I flew out of Ottawa on the morning of the 28th but I’d been feeling an uncomfortable something-something at the back of my throat in the few days prior. On the uncomfortable 13-hour flight, I
attributed hoped that the heaviness in my sinuses was just changes in the air pressure (I’m not a scientist– sue me).
But there was no denying it: I was sick again. I knew for certain when I woke at 3 in the morning (Beijing time), mouth dry, skin burning, throat scratchy, muscles weak. Maybe it’s the accumulation of weeks of exhaustion and stress, finally bursting through now that things have slowed (slightly) in the meantime, the introduction of heavy, smoggy Chinese air (it’s made me sick before), or a new open wound that I’ve been a little too careless about.
It doesn’t matter–I’d rather be sick than homesick.
I was horribly, unequivocally, viscerally, so physically homesick when I came to China in 2010– the last time I was here (and the last and only time I was here without one or both of my parents).
I don’t remember landing, I don’t remember going through customs, but I remember sitting in my aunt’s car, staring out the window at the ash-grey Beijing sky and feeling large weights drop in the pit of my stomach from enormous heights. I’m a very emotional, very intense person, but that “glance-out-the-window” moment remains the first and one of the only points in my life when my emotions completely took me by surprise both in their intensity, and how they felt like they were rising up from such an animal part of my consciousness.
(I’d feel a lighter shade of this homesickness again, a few years later, when I lived in Quebec for six weeks. )
Knowing and understanding more about myself now, I’d say that the homesickness was brought up by a few things:
- How I’m functionally illiterate in Chinese (I can speak it decently enough, but I can’t read or write anything other than my name… which is a cool party trick, I guess?).
- I was alone with family members and people that I didn’t know (though I came with my cousin, she was with her Dad most of the time)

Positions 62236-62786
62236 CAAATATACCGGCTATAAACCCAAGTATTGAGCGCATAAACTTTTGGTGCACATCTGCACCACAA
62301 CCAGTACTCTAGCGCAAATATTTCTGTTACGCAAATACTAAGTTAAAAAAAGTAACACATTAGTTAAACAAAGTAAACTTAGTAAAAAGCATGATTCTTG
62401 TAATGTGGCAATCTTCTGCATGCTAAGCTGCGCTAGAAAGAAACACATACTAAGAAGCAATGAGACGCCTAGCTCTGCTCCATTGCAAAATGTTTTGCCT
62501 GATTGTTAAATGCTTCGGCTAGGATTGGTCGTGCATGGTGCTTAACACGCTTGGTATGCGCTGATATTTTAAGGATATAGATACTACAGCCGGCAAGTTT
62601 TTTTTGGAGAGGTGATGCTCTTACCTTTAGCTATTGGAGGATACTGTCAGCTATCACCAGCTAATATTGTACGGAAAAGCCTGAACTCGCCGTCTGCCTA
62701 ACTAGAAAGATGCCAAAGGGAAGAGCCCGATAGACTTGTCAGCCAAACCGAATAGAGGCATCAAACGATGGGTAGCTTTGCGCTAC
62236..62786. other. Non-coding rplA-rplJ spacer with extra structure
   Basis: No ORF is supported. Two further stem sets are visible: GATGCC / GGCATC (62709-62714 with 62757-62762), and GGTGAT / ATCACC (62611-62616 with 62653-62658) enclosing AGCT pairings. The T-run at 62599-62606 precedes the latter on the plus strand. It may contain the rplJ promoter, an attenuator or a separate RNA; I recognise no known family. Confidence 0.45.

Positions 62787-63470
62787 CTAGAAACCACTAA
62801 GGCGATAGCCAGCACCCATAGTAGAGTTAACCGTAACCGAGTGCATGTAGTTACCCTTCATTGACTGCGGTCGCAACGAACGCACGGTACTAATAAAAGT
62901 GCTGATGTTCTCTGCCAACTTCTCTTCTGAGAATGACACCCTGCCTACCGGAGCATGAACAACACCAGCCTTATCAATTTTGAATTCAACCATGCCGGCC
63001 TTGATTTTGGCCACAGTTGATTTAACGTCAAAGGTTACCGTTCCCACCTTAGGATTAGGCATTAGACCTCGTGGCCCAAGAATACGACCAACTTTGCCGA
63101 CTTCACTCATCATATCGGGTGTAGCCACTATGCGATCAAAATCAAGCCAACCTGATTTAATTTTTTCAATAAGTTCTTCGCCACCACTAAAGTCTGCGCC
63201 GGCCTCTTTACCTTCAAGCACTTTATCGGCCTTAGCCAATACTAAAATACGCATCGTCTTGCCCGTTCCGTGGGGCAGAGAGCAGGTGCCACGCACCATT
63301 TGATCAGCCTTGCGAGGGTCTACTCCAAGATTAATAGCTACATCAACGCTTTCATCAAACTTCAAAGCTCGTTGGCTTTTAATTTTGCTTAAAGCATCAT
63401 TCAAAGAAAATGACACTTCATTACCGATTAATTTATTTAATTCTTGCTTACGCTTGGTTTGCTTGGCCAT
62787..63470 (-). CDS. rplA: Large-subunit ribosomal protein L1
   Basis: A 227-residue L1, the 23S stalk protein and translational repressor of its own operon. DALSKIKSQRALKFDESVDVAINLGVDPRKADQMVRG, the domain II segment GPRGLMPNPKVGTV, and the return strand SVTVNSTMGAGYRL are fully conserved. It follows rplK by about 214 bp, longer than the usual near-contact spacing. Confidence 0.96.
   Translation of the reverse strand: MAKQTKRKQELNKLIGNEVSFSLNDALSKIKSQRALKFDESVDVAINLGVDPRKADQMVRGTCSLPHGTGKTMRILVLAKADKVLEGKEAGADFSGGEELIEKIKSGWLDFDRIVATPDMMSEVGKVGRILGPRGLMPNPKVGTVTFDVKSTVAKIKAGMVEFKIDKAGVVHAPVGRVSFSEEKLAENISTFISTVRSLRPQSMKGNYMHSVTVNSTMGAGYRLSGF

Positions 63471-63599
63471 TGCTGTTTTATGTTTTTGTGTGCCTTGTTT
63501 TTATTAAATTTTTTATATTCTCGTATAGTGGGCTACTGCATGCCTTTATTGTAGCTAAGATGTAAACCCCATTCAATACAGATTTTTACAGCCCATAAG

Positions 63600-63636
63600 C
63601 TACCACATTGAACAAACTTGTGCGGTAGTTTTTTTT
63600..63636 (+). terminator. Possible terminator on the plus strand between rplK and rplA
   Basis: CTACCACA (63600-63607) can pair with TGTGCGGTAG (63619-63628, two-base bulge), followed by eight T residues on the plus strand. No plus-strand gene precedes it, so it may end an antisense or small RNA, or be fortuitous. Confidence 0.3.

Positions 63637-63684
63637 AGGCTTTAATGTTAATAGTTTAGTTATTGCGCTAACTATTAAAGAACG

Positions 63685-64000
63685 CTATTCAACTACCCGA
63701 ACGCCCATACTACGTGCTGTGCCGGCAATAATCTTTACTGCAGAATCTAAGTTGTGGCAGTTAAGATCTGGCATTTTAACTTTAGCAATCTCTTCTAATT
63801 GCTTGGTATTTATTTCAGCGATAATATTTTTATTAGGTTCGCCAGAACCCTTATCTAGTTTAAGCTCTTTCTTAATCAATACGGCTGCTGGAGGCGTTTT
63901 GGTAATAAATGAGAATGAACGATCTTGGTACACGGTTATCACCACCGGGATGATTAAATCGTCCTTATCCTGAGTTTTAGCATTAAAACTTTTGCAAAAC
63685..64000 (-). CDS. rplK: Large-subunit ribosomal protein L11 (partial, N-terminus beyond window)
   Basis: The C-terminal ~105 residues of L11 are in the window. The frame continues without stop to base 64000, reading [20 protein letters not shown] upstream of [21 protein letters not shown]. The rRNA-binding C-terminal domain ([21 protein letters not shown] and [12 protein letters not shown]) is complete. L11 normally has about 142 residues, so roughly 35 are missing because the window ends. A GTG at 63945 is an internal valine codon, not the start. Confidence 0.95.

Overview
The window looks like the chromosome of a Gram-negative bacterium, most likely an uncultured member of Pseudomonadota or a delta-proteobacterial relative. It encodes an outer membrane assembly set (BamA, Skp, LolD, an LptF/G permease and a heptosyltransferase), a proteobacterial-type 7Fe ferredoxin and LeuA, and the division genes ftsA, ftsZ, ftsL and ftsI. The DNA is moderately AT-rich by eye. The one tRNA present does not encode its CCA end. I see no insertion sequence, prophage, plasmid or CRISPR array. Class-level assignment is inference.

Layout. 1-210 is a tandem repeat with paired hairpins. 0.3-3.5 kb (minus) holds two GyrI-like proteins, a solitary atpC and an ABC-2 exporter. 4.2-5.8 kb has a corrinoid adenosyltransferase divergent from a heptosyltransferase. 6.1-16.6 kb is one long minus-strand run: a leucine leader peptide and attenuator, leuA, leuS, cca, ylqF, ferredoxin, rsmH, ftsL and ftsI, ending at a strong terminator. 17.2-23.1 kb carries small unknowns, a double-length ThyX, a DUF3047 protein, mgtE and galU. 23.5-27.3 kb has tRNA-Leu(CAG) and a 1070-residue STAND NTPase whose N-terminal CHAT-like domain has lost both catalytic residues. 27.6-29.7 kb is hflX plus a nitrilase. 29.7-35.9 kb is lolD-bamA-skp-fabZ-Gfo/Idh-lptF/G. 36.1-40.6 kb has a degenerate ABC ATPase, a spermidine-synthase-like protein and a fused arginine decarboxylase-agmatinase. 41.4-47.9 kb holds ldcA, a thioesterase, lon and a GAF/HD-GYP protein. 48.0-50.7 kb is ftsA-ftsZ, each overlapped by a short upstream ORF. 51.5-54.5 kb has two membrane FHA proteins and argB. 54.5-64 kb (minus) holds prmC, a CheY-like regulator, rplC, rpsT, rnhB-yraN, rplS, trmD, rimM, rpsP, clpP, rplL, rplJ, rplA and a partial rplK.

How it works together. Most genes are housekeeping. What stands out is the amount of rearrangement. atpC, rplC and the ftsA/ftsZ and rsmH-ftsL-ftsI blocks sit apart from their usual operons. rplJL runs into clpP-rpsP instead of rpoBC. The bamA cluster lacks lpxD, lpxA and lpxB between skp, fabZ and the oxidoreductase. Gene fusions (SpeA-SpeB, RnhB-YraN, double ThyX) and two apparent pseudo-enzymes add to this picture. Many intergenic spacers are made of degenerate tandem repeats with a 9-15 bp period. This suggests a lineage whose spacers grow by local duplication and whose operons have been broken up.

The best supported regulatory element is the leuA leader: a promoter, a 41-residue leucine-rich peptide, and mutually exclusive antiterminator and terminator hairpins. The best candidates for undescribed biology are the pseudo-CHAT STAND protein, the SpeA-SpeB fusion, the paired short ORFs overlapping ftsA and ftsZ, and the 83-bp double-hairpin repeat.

- I felt trapped, a lot of the time, in a home that I didn’t feel comfortable leaving. (#yellowwallpaper)
I think everything is exacerbated by the first point that I mentioned above. I feel like it’s very isolating to be somewhere where you can’t participate in an act as simple as reading storefront signs and documents left behind in a house, where you can pick up the pulse of a community, what people are talking about, what they’re laughing about.
Of course, I’m probably overemphasizing the language bit of it because I went to Amsterdam with a few friends, and I felt fine. But maybe it’s the fact that Chinese is a language that, by virtue of my eyes and my race and my heritage, that I feel deep down that I should know… but that I don’t. Is it guilt, with a bit of shame whisked in? Probably.
Then again, I don’t know when I would have had the opportunity to learn. My first language was Japanese. My parents, upon seeing how much I cried at Chinese School, took me out after a few weeks and to be honest, they really aren’t that bothered that I can’t read it, and neither is the rest of my extended family. I can speak it well enough to carry a conversation (never enough to show my true personality) and that’s enough for them.
If I had more time, I’d like to learn how to read and write in Chinese, but there are lots of other things, more pressing in my life, that I prioritize over reading and writing in a language that’s barely present in anything I do. But it’s something I’d like to do to really understand my parents, and myself, more. I’ve only been fed a very specific taste of Chinese values from the ones my parents have experienced, rather than the full scale and scope of what it means to be really Chinese.